How to Dodge Debt During College
By Sarah Blais – Dec. 31, 2014:
You might already have a mortgage and some credit card debt on your plate… does the thought of adding a student loan to that pile scare you?
Contrary to popular belief, it’s not necessary to take out a loan to get through college. It isn’t always the quickest way to get a degree, but paying back a hefty loan for ten years isn’t a field trip either.
Here’s how you can graduate without owing anyone:
Pick a reasonably priced school
There’s a lot of pressure in grade school and the media to go to the biggest, best college out there for the “experience.” However, more expensive doesn’t always equal better education. Do some research on programs that appeal to you, starting with your home state. In-state tuition is often lower than out of state schools by half or more. If you haven’t already, you could also start by getting your general studies out of the way in community college. Not only is this a cheaper option, but it’s easier to get your feet wet to school life in a smaller setting.
Apply for grants and scholarships
Most people forget about free money altogether. Particularly if you’re past the age of 25, there are many options whether you’re looking at getting a second degree or just starting out.
Both grants and scholarships don’t need to be paid back. Ever! The only difference is how the two are earned.
A grant is a federal sum of money given out based on need. The most common is the Pell Grant, which gives you a certain amount of money based on your or your parents’ take-home income. You should fill out a Free Application for Federal Student Aid (FAFSA) to see what you qualify for. Every college is different, but the FAFSA website recommends filing your application as soon as possible after January 1.
Scholarships must be merited or won. You can apply for many different awards by showing off your talents in contests, or even requesting needs-based assistance from a parental or continuing education scholarship. There are also options to win a sweepstakes or drawing. Thanks to the internet, there’s a variety of scholarships available that are simple to find. Some of the best search engines are Scholarships.com, Fastweb, and Zinch.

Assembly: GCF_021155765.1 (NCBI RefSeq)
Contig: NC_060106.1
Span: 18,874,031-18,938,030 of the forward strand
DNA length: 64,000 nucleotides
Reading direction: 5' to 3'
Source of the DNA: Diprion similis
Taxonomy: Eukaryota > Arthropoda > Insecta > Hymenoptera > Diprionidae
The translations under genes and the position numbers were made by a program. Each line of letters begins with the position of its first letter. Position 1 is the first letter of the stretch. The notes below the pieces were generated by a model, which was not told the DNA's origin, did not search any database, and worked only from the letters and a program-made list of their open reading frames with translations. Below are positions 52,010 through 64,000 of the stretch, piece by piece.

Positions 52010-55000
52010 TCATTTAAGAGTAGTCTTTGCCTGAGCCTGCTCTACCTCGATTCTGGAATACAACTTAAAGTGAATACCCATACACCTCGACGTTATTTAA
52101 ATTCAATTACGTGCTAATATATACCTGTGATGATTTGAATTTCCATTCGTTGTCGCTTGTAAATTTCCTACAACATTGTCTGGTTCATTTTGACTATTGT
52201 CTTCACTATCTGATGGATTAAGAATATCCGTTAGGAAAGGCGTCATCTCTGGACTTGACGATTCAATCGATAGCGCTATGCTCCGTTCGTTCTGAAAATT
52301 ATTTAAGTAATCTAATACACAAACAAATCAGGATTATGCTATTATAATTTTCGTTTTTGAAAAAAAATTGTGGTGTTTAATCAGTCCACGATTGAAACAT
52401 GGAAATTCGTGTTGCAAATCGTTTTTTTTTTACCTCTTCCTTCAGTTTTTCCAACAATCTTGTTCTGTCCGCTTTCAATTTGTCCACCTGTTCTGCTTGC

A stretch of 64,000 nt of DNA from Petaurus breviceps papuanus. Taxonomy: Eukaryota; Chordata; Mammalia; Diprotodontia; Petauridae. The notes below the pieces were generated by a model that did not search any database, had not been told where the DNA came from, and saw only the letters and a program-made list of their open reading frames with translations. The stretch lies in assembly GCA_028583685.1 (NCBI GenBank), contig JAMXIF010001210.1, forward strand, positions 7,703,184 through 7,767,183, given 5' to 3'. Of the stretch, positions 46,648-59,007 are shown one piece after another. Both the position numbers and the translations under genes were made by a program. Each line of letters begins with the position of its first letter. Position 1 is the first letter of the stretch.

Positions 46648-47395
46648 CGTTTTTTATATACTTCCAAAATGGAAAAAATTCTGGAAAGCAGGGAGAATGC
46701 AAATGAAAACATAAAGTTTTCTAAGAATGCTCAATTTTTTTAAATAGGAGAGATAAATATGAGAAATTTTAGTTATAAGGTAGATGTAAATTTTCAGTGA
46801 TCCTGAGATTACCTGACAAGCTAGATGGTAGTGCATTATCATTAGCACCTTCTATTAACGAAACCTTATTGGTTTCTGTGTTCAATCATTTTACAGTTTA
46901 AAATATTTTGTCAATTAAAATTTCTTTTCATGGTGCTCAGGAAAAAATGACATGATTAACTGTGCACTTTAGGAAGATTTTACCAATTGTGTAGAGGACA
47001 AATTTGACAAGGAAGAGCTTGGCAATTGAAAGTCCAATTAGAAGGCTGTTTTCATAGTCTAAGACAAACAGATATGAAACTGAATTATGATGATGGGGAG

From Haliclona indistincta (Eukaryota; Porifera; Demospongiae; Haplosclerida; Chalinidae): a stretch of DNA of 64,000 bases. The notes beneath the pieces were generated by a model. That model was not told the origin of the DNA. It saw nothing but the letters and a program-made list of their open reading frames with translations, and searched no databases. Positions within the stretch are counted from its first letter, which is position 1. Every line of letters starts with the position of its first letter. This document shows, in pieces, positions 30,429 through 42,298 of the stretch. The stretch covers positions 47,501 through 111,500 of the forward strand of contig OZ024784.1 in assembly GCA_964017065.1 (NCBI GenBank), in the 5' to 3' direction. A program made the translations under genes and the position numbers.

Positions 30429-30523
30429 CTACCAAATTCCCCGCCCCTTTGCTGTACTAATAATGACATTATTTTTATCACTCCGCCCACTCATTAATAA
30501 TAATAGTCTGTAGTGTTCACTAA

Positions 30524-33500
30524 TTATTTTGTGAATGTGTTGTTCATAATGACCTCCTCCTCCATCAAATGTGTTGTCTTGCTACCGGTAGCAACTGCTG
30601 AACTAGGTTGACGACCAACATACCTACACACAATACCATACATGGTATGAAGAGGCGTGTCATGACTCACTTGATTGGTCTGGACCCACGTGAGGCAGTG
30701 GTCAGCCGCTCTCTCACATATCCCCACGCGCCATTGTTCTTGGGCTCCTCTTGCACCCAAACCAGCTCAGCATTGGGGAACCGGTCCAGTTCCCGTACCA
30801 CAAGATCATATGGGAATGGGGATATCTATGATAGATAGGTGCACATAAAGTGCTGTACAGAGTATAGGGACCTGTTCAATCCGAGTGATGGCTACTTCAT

Request a payment plan
While a payment plan is similar to a loan because you have to pay a certain amount every month, a payment plan from your college will not accrue interest. However, they may charge a fee if you decide to go this route. Compare that to the cost of what your interest would be if you took out a loan. If you have some room in your budget, this is an effective way to keep up with your payments in manageable increments. And remember, you can always make more than the minimum payment.
Make money on the side
As if your full time job, family, and adult responsibilities aren’t enough on top of going back to college! You don’t have to get a part time job at your local fast food place to rake in a little extra dough. Places like the “gigs” section of Craigslist is a great resource to find small jobs without commitment that often don’t require prior experience and can be done on the weekends. You can also put your talents to good use. For example, if you play an instrument, give lessons. Or sell drawing commissions if you have a knack for art.
Ask for school-related gifts
If friends and family members complain that you’re difficult to shop for, don’t leave them guessing. Ask that the money they would have spent on a traditional gift for you, whether it’s $5 or $50, go to your college expenses. This could mean buying a gift card to the bookstore, logging into your school’s portal to pay a portion of your tuition, or buying a textbook you need for next semester. The people close to you will be happy to see you succeed in school and support you however they can.
Live within your means
Sometimes we need to make sacrifices to achieve what matters to us most. If your education is one of those things, it may be time to scale back on unnecessary items for a little while. Take a look at your budget and see what costs are superfluous to you. If you’re not watching TV, get rid of your big cable package. If you only go to the gym once a month, cancel the membership. Still not enough? You can keep certain items, but trim the fat. Be more aware of gas stations near you with the lowest prices, plan your grocery store trips in advance, and shop on the sales rack to put more money towards school.
While your peers will be up to their eyeballs in debt after six months of graduation, you’ll be no worse for wear and have the same piece of paper as them.
Sarah Blais is an education writer based in New York City. She has a Bachelor’s in Journalism and Mass Communication in from the Walter Cronkite School of Journalism at Arizona State.